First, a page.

Physical Description 16 page periodical
Type (DCMI)
  • Text
  • Image
Format (IMT)
  • image/jpeg
Original Item Location HQ1439 .H68 B75
Original Item URL http://library.uh.edu/record=b3767173~S11
Digital Collection Houston and Texas Feminist and Lesbian Newsletters
Digital Collection URL http://digital.lib.uh.edu/collection/feminist
Repository Special Collections, University of Houston Libraries
Repository URL http://info.lib.uh.edu/about/campus-libraries-collections/special-collections
Use and Reproduction Educational use only, no other permissions given. Copyright to this resource is held by the content creator, author, artist or other entity, and is provided here for educational purposes only. It may not be reproduced or distributed in any format without written permission of the copyright owner. For more information please see UH Digital Library Fair Use policy on the UH Digital Library About page.
Item Description
Title Pages 8 and 9
File name femin_201109_096h.jpg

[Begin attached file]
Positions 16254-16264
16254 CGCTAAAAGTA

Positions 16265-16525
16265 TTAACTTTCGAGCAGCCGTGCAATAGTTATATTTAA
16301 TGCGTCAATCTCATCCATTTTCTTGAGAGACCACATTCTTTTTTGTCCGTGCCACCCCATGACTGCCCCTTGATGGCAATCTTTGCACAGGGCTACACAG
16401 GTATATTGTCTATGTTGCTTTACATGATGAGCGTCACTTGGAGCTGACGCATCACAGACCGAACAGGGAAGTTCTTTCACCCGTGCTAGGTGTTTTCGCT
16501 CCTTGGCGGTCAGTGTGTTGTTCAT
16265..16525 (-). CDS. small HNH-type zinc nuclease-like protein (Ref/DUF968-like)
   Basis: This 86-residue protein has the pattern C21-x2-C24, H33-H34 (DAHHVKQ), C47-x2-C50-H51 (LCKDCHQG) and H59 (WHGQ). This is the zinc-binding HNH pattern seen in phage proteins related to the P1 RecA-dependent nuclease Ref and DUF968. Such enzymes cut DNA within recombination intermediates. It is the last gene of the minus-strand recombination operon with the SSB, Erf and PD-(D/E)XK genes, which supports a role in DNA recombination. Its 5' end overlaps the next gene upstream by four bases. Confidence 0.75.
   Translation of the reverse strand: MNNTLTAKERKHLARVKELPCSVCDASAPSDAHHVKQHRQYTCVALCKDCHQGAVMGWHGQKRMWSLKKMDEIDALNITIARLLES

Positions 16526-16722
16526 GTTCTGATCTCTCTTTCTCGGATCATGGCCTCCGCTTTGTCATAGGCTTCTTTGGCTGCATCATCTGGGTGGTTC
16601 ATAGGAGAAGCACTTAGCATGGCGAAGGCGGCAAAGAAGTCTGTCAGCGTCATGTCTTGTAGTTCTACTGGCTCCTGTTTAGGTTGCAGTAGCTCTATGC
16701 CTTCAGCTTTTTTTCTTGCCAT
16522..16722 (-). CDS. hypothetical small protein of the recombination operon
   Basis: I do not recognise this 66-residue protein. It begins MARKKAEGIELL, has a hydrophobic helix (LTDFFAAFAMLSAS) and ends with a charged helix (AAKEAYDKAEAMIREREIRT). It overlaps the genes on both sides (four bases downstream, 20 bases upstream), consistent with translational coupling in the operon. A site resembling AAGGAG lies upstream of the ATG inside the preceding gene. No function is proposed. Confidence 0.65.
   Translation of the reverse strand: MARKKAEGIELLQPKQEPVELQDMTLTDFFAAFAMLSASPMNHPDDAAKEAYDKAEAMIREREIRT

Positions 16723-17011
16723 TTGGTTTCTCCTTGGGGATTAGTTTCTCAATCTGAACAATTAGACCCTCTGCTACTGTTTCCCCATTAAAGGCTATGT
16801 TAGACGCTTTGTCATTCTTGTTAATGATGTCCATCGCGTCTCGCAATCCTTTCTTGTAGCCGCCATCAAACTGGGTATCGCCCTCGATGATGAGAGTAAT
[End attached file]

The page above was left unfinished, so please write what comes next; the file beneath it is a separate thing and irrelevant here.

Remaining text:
Transcript SHE'S NOT OUR SISTER ! FIVE EASY PIECES -MOSTLY WOMEN by Laura Douglas In her article, "The Feminine Mistake," Esquire, January, 1971, Helen Lawrenson decries the "manipulated hysteria" and "splenetic frenzy of hatred for men" of the Women's Liberation Movement. Using a barrage of emotional language ("sick, silly creatures," "phony movement," "These are not normal women. I think they are freaks.") no less hysterical in tone than the "strident speeches" she accuses Women's Liberation advocates of making, Ms. Lawrenson seems most concerned to show that all women in the movement are men-haters. She proves this logically by stating that they all hate housework, the mother-wife role, and that many of their leaders are divorced, separated, childless, or unrepentantly single. She seems to favor the "I state It, therefore it is true" method of proving her generalizations. If I had less knowledge of biology, I would swear Ms. Lawrenson has a severe castration complex No less than eight times does she refer to egregious forms of men- hating and male subjugation. The motivating factor is possibly the male assumption that once in power we will do unto them as has been done unto us. I have to admire her thoroughness. She has dragged out every canard in the anti-feminist litany. Lack of space limits the number of charges I can respond to. Most emphasized is the "biology is destiny" or "culture is nothing" argument which tells us that woman's primary function is reproduction and everything else is superimposed This leads into the ancillary argument that there is no career more rewarding than that of wife and mother and that a woman who truly loves a man wants to wait on him and be bossed by him—to deny any of the above is "bucking nature." The corollary of the woman who has no choice, who is not an independent human being, not an equal partner, but is forced to live through her husband and children and in frustration nags and belittles them Is never assumed even though Ms. Lawrenson bemoans the fate of the hen-pecked husband. Woven throughout the above argument are threads of the feminists' contempt for the "average normal woman"(i.e., housewife), the idea that a woman who is "gifted, ambitious, and determined" enough can make it(also known as the Gifted Negro Theory), and the reminder that there are more urgent problems to be considered. The only contempt for housewives seems to be coming from Ms. Lawrenson who has made it(i.e., gifted as opposed to average)and thinks that men have more monotonous Jobs to perform than housework which "may get tiresome at times but it sure as hell beats working." Since housewives do not get paid for their labor and since money is the mark of value in society, It Is assumed that what they do is not work but a "natural" form of semi-goldbrickingo The existence of other problems is not an argument for postponing women's rights, but clear proof of the need for independent human beings working in equal partnership to solve those problems. The denial of rights, the denial of choice prevents the development of full human potential. Impedes change, and cripples society. The time of people as objects, of any kind, is past. The time of human beings must be NOW. This is a movie which, for some reason, has been receiving enthusiastic reviews. The name refers to the title of a beginner's piano book, but it could Just as well allude to the women portrayed In the film. All of the characters in the film are shallow which, I suppose, is what it is all about. The female characters are particularly weak, however. The lower-class wo- men(waitresses and bowlers)are portrayed as stupid, non-verbal snivelers. The central male figure is constantly and painfully embarrassed by their linguistic bloopers— but they are good for a "lay" and by Nancy Callen are therefore tolerated. In vain I waited for these poor dumb females to display some tiny shred of strength, character, or individuality of thought. The upper-class women(concert pianists)are more linguistically adept but still "know their place." They beg, cry, and mutter such Freudian insights into female character as "M-m-m, I hear that sailors are sadistic." When delivering one of the rare speeches of self- awareness in this movie, one of them Is silenced in typical Hollywood fashion by a kiss. A movie which portrayed black people in such a way would not be tolerated. THE PRIME OF MISS BITSY BEEKMAN Reviewing a comic strip is a chancy Job. It makes one watchful and a little irked. Explaining a comic serial is not difficult. Predicting the outcome would not tax the capacities of a double- digit I.Q. But gauging the pace is tricky. Accordingly, this review is dated (Jan. 1, 1971). If gaining public attention can, in Itself, be considered progress, then women's liberation has recently made a giant stride. No longer merelv the butt of one-line Jokes from single-cell brains, the women's rights movement now enters millions of American homes daily as the subject of a highly popular and widely syndicated comic strip. Milton Canlff has left off detailing the exploits of Steve Canvon, career hero and Air Force officer, to turn his almost undivided attention to women's liberation. (He paused on Christmas day to condemn those who talk about by Helen Cassidy peace at the price of dictatorship and to salute those who are fighting in "far-flung places" to ensure peace.) It is evidently difficult for Mr. Caniff to stray too long OiH". too far from war and the armed forces—those subjects closest to his heart. From his cast of characters, Caniff has chosen Bitsy Beekman, an individualistic pilot, to carry the banner of women's rights. Given his obvious prejudices, it is easy to speculate why she was chosen. Bitsy has been previously portrayed as a frustrated female in frantic search for a male. She has always worn men's clothes. She has frequently been Jealous of more attractive women. Furthermore, she is in no way related to Steve Canyon. (God forbid the women's movement should ever closely touch our hero.) His choice is obviously not because she is an able defender of the women's movement. cont'd, next page